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Identification of circRNA–miRNA–mRNA networks contributes to explore underlying pathogenesis and therapy strategy of gastric cancer

Abstract

Background

Circular RNAs (circRNAs) are a new class of noncoding RNAs that have gained increased attention in human tumor research. However, the identification and function of circRNAs are largely unknown in the context of gastric cancer (GC). This study aims to identify novel circRNAs and determine their action networks in GC.

Methods

A comprehensive strategy of data mining, reverse transcription-quantitative polymerase chain reaction (RT-qPCR) and computational biology were conducted to discover novel circRNAs and to explore their potential mechanisms in GC. Promising therapeutic drugs for GC were determined by connectivity map (CMap) analysis.

Results

Six overlapped differentially expressed circRNAs (DECs) were screened from selected microarray and RNA-Seq datasets of GC, and the six DECs were then validated by sanger sequencing and RNase R treatment. Subsequent RT-qPCR analysis of GC samples confirmed decreased expressions of the six DECs (hsa_circ_0000390, hsa_circ_0000615, hsa_circ_0001438, hsa_circ_0002190, hsa_circ_0002449 and hsa_circ_0003120), all of which accumulated preferentially in the cytoplasm. MiRNA binding sites and AGO2 occupation of the six circRNAs were predicted using online databases, and circRNA–miRNA interactions including the six circRNAs and 33 miRNAs were determined. Then, 5320 target genes of the above 33 miRNAs and 1492 differently expressed genes (DEGs) from The Cancer Genome Atlas (TCGA) database were identified. After intersecting the miRNA target genes and the 889 downregulated DEGs, 320 overlapped target genes were acquired. The Kyoto Encyclopedia of Genes and Genomes enrichment analysis indicated that these target genes were related to two critical tumor-associated signaling pathways. A protein–protein interaction network with the 320 target genes was constructed using STRING, and fifteen hubgenes (ATF3, BTG2, DUSP1, EGR1, FGF2, FOSB, GNAO1, GNAI1, GNAZ, GNG7, ITPR1, ITPKB, JUND, NR4A3, PRKCB) in the network were identified. Finally, bioactive chemicals (including vorinostat, trichostatin A and astemizole) based on the fifteen hubgenes were identifed as therapeutic agents for GC through the CMap analysis.

Conclusions

This study provides a novel insight for further exploration of the pathogenesis and therapy of GC from the circRNA-miRNA-mRNA network perspective.

Background

Circular RNAs (circRNAs) are a newly identified class of noncoding RNAs (ncRNAs) that have recently elicited increased attention [1, 2]. CircRNAs are formed by back-splicing of a downstream splice donor site to an upstream splice acceptor site, thus producing a covalently closed RNA molecule. Lacking 5′ caps and 3′ poly (A) tails, circRNAs have not received significant attention for a long time; recently, with the application of high-throughput sequencing, a growing number of circRNAs have been unveiled [3]. Studies on circRNAs have revealed that they are structurally stable, presumably because their lack of free ends is resistant to exonuclease activity, which enables circRNAs to serve as a new class of diagnostic or prognostic biomarkers of diseases. Furthermore, emerging lines of studies have revealed that some circRNAs play important roles in physiological and pathological conditions including malignant tumors, and they may provide new potential therapeutic targets [4].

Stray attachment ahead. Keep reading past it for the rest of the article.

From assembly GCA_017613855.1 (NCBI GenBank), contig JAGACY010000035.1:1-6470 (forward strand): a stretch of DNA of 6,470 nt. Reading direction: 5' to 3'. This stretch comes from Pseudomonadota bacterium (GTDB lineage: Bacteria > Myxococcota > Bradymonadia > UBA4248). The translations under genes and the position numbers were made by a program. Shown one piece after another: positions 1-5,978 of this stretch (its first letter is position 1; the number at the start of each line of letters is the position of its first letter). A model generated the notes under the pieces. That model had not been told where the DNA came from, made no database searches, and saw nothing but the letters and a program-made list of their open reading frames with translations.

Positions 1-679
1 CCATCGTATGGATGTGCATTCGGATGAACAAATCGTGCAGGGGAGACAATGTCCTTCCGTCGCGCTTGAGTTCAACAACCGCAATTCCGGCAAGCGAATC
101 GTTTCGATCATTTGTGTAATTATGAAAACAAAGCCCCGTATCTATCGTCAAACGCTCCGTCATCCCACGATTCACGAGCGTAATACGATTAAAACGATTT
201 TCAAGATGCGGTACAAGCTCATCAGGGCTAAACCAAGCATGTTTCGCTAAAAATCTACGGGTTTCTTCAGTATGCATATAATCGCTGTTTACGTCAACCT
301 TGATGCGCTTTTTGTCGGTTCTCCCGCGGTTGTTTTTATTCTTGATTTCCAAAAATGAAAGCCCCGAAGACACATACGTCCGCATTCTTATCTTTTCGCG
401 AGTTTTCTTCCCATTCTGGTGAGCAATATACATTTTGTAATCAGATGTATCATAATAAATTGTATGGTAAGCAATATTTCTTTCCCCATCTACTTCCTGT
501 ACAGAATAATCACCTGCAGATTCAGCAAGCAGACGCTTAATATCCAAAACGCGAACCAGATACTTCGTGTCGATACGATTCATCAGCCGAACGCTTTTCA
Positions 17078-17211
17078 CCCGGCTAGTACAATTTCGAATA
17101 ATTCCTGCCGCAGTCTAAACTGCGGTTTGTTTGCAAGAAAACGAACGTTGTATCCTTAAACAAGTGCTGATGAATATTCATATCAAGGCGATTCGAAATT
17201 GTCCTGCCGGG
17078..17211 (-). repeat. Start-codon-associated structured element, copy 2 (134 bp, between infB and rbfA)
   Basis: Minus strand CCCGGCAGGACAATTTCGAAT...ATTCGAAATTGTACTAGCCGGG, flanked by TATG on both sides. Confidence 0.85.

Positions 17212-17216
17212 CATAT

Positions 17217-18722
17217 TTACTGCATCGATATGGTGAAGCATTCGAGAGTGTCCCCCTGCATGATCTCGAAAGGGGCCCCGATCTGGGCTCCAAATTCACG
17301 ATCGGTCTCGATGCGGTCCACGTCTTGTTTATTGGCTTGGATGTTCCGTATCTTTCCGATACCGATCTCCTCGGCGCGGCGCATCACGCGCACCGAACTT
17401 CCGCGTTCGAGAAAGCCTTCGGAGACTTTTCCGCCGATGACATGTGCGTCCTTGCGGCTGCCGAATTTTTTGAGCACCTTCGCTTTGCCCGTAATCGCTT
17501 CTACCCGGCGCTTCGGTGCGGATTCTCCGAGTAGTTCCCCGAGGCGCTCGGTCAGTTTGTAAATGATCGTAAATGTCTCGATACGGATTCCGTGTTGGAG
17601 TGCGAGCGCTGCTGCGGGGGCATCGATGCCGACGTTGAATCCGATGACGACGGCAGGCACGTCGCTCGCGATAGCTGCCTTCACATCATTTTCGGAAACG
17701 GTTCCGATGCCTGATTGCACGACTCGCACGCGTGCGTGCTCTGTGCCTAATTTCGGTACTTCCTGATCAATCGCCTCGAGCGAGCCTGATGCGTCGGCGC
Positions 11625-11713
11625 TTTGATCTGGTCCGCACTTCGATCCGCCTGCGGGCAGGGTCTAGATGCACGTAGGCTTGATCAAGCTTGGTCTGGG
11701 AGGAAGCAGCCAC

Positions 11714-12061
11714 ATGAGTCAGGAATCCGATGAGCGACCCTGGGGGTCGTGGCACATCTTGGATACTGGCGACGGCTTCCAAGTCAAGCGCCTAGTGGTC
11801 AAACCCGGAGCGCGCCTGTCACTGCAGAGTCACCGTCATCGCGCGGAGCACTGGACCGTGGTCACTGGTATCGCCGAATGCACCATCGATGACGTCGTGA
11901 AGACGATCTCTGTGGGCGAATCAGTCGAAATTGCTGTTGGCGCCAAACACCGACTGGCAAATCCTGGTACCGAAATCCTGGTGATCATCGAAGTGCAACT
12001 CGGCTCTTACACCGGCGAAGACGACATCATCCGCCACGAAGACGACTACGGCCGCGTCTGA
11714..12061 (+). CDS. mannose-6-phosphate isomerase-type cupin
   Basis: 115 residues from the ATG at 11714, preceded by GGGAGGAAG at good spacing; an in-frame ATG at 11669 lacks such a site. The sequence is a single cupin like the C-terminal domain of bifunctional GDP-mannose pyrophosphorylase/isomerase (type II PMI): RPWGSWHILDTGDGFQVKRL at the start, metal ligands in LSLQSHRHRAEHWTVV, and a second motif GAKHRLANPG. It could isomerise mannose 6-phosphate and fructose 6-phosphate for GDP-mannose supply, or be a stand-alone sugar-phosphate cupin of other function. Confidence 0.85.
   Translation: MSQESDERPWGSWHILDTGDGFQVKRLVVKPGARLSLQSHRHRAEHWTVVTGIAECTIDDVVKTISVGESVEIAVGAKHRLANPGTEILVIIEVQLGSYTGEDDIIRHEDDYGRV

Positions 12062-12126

Gastric cancer (GC) is the fifth most common cancer and the fourth-leading cause of cancer-related deaths worldwide [5] and is thus a global cancer burden. Although diagnosis and treatment have improved over the last decades, the prognosis remains poor and the 5-year survival rate remains low in patients with GC [6]. Therefore, the discovery of effective biomarkers and therapeutic targets is of great importance. Competing endogenous RNA (ceRNA) refers to RNAs that sequester or sponge miRNAs to regulate mRNA transcripts containing common miRNA recognition elements (MREs) [7]. Recent studies reported that a large amount of conserved MREs present in circRNAs [8], making circRNAs a new research hotspot in the field of ceRNA. CircRNAs have been found to participate in various biological processes in GC by working as ceRNAs [9,10,11]. However, the identification and function of circRNAs in GC still require further investigation.

In the current study, data mining and bioinformatics analysis were combined to identify novel circRNAs and to investigate the underlying mechanism of circRNA-miRNA-mRNA network in GC (Additional file 2: Figure S1). First, we collected GC-related circRNA microarray and RNA-Seq datasets from the Gene Expression Omnibus (GEO) databases and PubMed publications and screened overlapped differentially expressed circRNAs (DECs). Then we validated these overlapped DECs by sanger sequencing and RNase R treatment, and verified their expression via reverse transcription-quantitative polymerase chain reaction (RT-qPCR) using GC samples. Further subcellular localization analysis and AGO2-binding sites mining indicated that these DECs function as ceRNAs. After predicting the sponge miRNAs of the DECs and miRNA target genes, we constructed circRNA-miRNA-mRNA networks; Kyoto Encyclopedia of Genes and Genomes (KEGG) enrichment analysis on the target genes were conducted to investigate the potential pathogenesis of GC. Then, a protein–protein interaction (PPI) network with target genes was set up and hubgenes were determined. Moreover, we performed a connectivity map (CMap) analysis based on the hubgenes to identify potential bioactive compounds, which provides possible alternatives and chemotherapeutics for the treatment of GC patients.